Boston jazz festival makes room for outstanding local musicians

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When you think of jazz festivals, you usually think of the big stars. So it's a nice surprise when the local musicians at a festival turn out to be a really hot item. Such was the case at the opening night of the Boston Globe Jazz and Heritage Festival. It was a tribute to Jimmy Mosher, a Boston-based alto sax player who died last year, that brought 37 of Boston's most talented jazz musicians together that evening. The program, titled ``Mosher Exposure,'' was produced and hosted by Tony Cennamo, a popular Boston jazz disc jockey. Mosher was one of those rare players whose music moved everyone. His major influence was Charlie (Bird) Parker, which is probably why Mosher was nicknamed ``Sparrow'' - a lesser light than Parker, but a shining one.

And what a talented bunch showed up to pay him homage! Everyone there had been connected with Mosher in some way - either they'd played in a band with him, or written music for him.

The Festival Big Band opened with a Greg Hopkins original, ``This One's for Jimmy,'' reminiscent of Mosher's stint with the Buddy Rich band, and with a sweet solo by alto saxophonist Larry Monroe. Phil Wilson's ``Isn't It So Sad'' followed - a lovely, mournful ballad he had originally written for Mosher to play with Boston's top jazz orchestra, the Herb Pomeroy band.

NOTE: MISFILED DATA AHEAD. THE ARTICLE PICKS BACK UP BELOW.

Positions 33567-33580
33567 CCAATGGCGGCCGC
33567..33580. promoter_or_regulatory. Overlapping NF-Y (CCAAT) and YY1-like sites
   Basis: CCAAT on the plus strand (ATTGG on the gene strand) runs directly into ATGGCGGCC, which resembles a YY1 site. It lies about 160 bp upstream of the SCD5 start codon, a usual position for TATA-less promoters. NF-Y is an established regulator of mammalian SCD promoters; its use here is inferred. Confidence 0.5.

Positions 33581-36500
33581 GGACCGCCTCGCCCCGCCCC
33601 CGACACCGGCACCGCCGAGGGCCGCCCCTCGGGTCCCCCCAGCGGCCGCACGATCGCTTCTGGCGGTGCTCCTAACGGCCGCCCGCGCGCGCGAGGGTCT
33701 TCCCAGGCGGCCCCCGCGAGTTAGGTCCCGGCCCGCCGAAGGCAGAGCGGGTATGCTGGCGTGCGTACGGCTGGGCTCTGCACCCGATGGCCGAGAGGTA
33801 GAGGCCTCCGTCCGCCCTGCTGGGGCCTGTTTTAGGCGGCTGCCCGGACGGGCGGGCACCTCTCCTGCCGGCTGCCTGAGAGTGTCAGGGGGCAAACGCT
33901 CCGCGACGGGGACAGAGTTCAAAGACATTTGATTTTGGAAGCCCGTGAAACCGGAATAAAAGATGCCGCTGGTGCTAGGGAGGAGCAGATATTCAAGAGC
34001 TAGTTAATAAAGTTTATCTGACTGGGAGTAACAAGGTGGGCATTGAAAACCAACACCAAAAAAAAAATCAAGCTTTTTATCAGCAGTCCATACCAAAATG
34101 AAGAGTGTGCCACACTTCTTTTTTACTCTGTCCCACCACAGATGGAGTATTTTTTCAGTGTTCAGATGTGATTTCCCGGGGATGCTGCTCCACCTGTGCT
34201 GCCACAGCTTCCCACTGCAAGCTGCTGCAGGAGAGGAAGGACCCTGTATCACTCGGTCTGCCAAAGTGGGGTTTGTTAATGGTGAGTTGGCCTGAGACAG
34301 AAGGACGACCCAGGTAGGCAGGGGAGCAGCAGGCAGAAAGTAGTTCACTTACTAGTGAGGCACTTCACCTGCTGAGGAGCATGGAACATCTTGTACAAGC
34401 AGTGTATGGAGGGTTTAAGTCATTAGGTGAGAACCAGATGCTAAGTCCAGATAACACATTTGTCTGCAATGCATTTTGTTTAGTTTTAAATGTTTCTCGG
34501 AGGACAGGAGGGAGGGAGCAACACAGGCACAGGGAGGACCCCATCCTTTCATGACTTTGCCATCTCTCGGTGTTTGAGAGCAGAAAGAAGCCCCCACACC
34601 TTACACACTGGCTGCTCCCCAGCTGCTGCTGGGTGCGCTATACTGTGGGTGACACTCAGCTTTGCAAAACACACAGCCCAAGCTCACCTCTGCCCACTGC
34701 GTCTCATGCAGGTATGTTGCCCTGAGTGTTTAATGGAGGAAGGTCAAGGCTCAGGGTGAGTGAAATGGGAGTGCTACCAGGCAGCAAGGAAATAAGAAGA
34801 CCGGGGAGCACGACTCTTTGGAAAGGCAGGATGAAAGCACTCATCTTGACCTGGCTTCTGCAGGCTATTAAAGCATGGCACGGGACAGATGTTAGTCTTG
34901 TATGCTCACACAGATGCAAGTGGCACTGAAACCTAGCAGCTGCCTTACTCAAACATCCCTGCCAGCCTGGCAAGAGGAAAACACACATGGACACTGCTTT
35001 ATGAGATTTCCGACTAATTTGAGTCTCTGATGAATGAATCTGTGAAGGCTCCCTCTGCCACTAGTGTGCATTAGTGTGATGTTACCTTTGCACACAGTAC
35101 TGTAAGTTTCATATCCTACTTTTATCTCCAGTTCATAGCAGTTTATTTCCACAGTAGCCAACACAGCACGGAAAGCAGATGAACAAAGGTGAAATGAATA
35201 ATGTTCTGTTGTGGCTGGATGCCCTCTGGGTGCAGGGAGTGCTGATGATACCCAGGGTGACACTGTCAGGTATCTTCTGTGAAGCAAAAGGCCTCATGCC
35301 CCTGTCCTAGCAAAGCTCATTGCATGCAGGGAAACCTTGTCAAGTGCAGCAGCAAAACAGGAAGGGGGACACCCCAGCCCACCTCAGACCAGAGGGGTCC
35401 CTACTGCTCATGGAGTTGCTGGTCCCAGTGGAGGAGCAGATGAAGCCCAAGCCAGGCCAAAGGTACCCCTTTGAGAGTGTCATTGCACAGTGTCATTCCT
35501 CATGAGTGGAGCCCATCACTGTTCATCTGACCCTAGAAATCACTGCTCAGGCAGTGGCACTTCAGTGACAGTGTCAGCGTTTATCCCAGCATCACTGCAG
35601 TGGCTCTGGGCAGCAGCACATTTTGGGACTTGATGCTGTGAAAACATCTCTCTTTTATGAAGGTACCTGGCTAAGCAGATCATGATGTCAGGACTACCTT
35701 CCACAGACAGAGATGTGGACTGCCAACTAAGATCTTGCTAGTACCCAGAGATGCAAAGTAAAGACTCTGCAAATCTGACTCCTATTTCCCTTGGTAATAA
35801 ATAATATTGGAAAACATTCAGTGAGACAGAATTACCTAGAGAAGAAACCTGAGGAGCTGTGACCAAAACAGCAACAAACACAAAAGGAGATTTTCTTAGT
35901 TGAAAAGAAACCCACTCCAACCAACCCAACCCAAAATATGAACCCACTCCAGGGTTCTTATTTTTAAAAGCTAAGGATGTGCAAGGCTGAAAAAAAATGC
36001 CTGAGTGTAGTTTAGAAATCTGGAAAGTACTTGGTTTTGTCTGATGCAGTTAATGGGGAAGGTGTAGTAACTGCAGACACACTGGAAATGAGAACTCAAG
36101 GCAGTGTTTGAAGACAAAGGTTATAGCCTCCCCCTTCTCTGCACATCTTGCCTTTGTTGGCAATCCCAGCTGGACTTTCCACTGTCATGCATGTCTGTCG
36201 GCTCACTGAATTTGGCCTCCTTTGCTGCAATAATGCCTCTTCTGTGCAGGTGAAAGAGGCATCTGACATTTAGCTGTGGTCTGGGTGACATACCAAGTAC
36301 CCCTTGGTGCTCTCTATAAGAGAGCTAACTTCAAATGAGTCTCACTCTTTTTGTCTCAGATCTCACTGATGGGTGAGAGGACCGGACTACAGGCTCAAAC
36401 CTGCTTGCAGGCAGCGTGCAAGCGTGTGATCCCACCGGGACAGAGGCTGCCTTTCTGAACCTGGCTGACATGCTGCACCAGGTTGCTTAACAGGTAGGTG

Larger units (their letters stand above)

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Trumpeter Paul Fontaine was most closely associated with Jimmy Mosher, as the two had co-led a big band for a number of years. Fontaine performed both with that band and with a quintet at the concert, displaying his broad-toned, oblique approach to his instrument.

Everyone who played at the tribute was a skilled, creative improviser, and there were too many exciting and satisfying moments to mention them all - from the strong alto playing of young Mark Pinto (who has taken Mosher's place in the Fontaine band) to the exquisite bass/guitar duet of Charlie La Chappelle and Mick Goodrick on Hopkins's ``Elegy for the Sparrow.''

But if one part of the program were to be singled out, it would be Hopkins's ambitious composition ``Pathways - Inner Voyage,'' a suite with classical overtones for woodwinds and rhythm section.

The next two nights of the festival were a complete contrast to the opener, and to each other.

First came the Big Band Ball at the Park Plaza Hotel - a nostalgia trip if there ever was one. It could easily have been 1940-something, and it made you wonder why the big band era ever ended.

Then came New Orleans blues night at the Orpheum Theater, with singer/pianist Dr. John, the Neville Brothers, and the headliners, the Fabulous Thunderbirds, who weren't particularly fabulous. In fact, the gutsy, funky Neville Brothers made them look downright pallid.

Stan Getz, Mel Torm'e, George Shearing, and the Modern Jazz Quartet with vocalist Dianne Reeves appeared the following nights. Festival events coming up: tonight, Lionel Hampton's 80th birthday party, featuring his orchestra and Carmen McCrae and her trio. Tomorrow, a St. Patrick's Day celebration with Irish musician/storytellers Patrick Ball and Patrick Sky. Friday, soul night with the O'Jays and vocalist Miki Howard. And Saturday, Latin night with Celia Cruz, Willie Colon, and Maria Maria.

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